Their disappointment is understandable given the fast growth of the Chinese economy in recent decades, meaning many rich Chinese have expectations of higher investment returns. In particular, younger entrepreneurs willing to take risks may take longer to realize the need to allocate some assets to more mature overseas economies.

The greater appetite for risk among wealthy Chinese is also understandable given their age. The UBS/PwC study found that Chinese billionaires are age 56 on average, about a decade younger than their US counterparts.

Guo Feng, the son of a successful entrepreneur and vice-president of a leading financial company, said, "Many entrepreneurs who have created their own wealth are hesitant to hand their money to professional private bankers, because they feel they can do a better job themselves.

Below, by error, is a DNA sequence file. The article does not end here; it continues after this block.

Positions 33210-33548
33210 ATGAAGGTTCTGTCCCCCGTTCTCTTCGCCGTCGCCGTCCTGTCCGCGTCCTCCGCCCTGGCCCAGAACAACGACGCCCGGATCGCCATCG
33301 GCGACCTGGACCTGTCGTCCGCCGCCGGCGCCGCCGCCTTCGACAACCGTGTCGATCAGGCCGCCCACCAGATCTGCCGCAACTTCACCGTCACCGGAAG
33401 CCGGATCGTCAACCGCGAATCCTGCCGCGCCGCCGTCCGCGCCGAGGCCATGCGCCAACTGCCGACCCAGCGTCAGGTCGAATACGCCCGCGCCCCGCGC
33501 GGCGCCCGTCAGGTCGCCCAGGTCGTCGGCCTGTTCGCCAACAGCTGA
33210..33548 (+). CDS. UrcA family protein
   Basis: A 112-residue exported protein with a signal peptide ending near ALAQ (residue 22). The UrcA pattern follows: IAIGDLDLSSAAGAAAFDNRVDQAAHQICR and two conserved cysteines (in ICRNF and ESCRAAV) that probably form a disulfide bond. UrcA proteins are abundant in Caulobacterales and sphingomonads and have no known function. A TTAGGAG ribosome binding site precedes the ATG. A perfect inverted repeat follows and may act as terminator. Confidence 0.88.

"For example, if Jack Ma (the Alibaba founder) or Wang Jianlin (founder of Dalian Wanda Group) set up a wealth management company, I'd be comfortable asking them to look after my money, " Guo said.

"Many of the top global wealth management companies actually grew from successful family businesses, such as JPMorgan's private banking division. I feel that if similar successful family businesses in China move into the wealth management sector, they could more effectively win client trust for the same reason."